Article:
European companies tap into Chinese market amid recovery

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2020-11-03 14:25 0
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Photo taken on July 9, 2019 shows Audi vehicles awaiting transfer at the parking lot of FAW-Volkswagen in Changchun, northeast China's Jilin Province. (Xinhua/Xu Chang)

Photo taken on July 9, 2019 shows Audi vehicles awaiting transfer at the parking lot of FAW-Volkswagen in Changchun, northeast China's Jilin Province. (Xinhua/Xu Chang)

The Chinese market has continued to unleash potential for European multinational firms gradually recovering from the early impact of the coronavirus pandemic, a reassuring factor amid uncertainties still surrounding the global economic outlook.

Over the past week, German automakers have been posting upbeat data for their Chinese market performances while growth in other major markets remained below prior-year levels.

Audi Group said on Friday that car deliveries in China rose by 4.4 percent year-on-year in the first three quarters, while all the other major markets saw a two-digit decline. Demand for the Audi models in China, in particular, rose significantly by 17.8 percent in the third quarter, the company said.

Volkswagen on Thursday also said its largest single market China was a "key driver" of the market recovery, as deliveries in China between July and September grew by 3 percent from a year ago. Overall, the company's business was heavily impacted by the pandemic in the first nine months, with worldwide vehicle deliveries down 18.7 percent.

China's economic recovery gathered pace in the third quarter from a slump in the first quarter and a modest rebound in the second. Its GDP grew 4.9 percent year-on-year in July-September, according to official data.

The International Monetary Fund (IMF) recently revised up the 2020 growth forecast for China to 1.9 percent. China's growth is having positive spillovers both for the Asian region and for commodity prices and for broadly participants in the global value chains that China is a big part of, said Jonathan Ostry, an IMF official.

Within the country, factories are humming and people's life is gradually returning to normal. In recent years China has been seeking to restructure its economy from an export-oriented one toward a consumption-driven economy, and its vast domestic market is unleashing its potential when the world most needed it.

Data from the Federation of the Swiss Watch Industry showed that Swiss watch exports to the Chinese mainland market climbed 10.6 percent in January-September to 1.53 billion Swiss francs (1.67 billion U.S. dollars), the highest in terms of total value and the only market that registered growth during the said period.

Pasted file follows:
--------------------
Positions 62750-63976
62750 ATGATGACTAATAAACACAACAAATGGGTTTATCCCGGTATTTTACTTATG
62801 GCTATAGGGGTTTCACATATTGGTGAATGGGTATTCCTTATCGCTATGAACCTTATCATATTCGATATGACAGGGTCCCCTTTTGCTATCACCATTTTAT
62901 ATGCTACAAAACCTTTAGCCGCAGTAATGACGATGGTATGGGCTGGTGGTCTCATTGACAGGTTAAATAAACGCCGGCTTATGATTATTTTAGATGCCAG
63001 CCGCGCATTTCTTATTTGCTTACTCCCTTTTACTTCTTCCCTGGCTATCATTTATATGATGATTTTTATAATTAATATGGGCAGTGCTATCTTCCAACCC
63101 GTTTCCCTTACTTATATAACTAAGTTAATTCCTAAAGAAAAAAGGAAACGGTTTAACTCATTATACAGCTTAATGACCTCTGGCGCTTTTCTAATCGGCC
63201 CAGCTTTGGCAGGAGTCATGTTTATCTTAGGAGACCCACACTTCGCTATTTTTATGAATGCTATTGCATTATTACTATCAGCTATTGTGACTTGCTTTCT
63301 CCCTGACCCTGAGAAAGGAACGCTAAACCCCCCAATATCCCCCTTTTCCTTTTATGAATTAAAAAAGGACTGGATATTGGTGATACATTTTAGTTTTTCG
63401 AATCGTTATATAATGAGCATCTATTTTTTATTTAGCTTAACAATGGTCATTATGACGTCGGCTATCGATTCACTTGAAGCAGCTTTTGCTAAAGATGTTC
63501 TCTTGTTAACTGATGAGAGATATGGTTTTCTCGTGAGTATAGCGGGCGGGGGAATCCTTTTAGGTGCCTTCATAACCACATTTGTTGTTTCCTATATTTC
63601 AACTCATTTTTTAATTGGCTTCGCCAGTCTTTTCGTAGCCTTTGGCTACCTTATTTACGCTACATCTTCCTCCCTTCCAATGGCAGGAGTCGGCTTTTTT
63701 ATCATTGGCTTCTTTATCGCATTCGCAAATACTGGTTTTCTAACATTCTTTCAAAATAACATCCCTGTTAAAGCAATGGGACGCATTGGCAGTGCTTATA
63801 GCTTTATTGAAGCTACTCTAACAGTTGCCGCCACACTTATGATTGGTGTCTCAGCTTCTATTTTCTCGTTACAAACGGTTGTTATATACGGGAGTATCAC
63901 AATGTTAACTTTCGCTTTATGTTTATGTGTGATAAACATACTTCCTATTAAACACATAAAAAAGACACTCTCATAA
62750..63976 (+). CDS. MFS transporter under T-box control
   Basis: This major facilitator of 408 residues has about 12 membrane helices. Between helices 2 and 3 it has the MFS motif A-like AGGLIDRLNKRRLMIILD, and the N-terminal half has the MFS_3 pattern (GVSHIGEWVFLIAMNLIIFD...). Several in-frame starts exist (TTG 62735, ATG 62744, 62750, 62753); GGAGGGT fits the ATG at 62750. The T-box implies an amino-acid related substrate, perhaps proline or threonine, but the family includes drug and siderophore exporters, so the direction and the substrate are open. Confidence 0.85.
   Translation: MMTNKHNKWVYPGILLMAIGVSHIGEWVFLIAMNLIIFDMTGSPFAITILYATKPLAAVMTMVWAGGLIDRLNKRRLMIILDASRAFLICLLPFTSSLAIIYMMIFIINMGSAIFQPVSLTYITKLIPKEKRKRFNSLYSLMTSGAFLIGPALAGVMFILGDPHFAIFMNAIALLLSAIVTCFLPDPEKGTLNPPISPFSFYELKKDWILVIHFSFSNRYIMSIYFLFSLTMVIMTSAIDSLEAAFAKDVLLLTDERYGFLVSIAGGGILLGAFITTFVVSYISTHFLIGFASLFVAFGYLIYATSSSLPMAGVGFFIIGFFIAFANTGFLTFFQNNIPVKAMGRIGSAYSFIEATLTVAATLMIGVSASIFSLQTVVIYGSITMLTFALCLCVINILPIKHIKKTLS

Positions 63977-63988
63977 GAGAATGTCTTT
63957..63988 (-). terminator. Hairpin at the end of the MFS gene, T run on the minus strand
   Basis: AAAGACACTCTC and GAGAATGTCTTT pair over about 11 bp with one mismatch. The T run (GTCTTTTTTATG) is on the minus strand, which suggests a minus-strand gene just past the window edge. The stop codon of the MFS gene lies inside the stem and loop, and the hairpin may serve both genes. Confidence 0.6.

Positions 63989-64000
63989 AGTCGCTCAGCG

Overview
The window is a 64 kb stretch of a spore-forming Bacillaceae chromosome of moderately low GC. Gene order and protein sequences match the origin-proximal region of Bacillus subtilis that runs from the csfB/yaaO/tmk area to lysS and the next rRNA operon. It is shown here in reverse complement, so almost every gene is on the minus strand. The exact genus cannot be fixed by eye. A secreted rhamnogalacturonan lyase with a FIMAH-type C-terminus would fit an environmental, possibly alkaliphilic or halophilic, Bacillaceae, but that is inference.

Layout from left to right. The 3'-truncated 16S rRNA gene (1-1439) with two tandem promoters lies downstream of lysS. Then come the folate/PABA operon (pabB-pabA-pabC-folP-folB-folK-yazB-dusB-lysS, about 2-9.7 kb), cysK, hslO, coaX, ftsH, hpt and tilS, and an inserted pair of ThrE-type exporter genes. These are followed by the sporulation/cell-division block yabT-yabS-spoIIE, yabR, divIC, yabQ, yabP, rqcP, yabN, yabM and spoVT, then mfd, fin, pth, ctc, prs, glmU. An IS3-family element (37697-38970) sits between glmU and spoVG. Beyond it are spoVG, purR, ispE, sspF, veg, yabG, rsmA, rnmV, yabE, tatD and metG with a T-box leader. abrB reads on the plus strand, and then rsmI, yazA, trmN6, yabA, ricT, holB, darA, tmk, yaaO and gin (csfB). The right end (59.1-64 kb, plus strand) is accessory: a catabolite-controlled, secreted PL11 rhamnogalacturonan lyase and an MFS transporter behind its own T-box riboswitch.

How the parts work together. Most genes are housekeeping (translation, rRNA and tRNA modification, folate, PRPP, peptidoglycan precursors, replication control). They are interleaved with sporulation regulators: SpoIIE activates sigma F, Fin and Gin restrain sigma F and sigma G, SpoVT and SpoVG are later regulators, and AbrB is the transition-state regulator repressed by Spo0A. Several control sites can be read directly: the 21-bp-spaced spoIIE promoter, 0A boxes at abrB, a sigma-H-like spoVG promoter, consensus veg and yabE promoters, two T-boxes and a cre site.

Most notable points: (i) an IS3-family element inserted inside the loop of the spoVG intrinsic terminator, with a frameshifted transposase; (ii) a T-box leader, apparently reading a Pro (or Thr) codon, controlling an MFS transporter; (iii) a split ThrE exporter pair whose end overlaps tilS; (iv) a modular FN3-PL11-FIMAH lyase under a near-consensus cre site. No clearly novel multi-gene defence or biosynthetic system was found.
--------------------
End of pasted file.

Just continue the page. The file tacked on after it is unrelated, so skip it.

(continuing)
French consumer goods giants are also benefiting from strong demand in China. When publishing its half-year results report in August, L'Oreal said it has shown great resilience during the first half of 2020 amid the pandemic, and its performance in the Chinese mainland, with a 30-percent growth in the second quarter, was one of the decisive factors.

The third edition of the China International Import Expo (CIIE), the world's first import-themed national-level expo, is to take place on Nov. 5-10 in Shanghai.

"The holding of (the) CIIE as scheduled sends a clear signal to the whole world -- a signal that China has recovered from the COVID-19 epidemic," L'Oreal Group CEO Jean-Paul Agon told Xinhua.

For many European companies, the vitality of the Chinese market makes it a perfect place for pushing towards sustainable development and digitalization in alignment with their respective visions.

Jean-Francois Palus, managing director of global Luxury group Kering, told Xinhua that China is a crucial part of Kering's sustainable development strategy. For the third CIIE, Kering will present its vision on the evolution of the luxury sector, in particular the role and responsibility of luxury in contributing to a more sustainable future for the fashion and textile sectors as a whole, Palus said.

According to French industrial group Schneider Electric, another participant of this year's CIIE, the company's R&D investment in China continued to grow this year despite the uncertainty generated by the pandemic.

Holding the CIIE as planned in the context of the COVID-19 pandemic has special significance and will give new impetus to global economic development, said Yin Zheng, head of Schneider Electric China, who added that the company would focus on the simultaneous development of the digital economy and the green economy. Enditem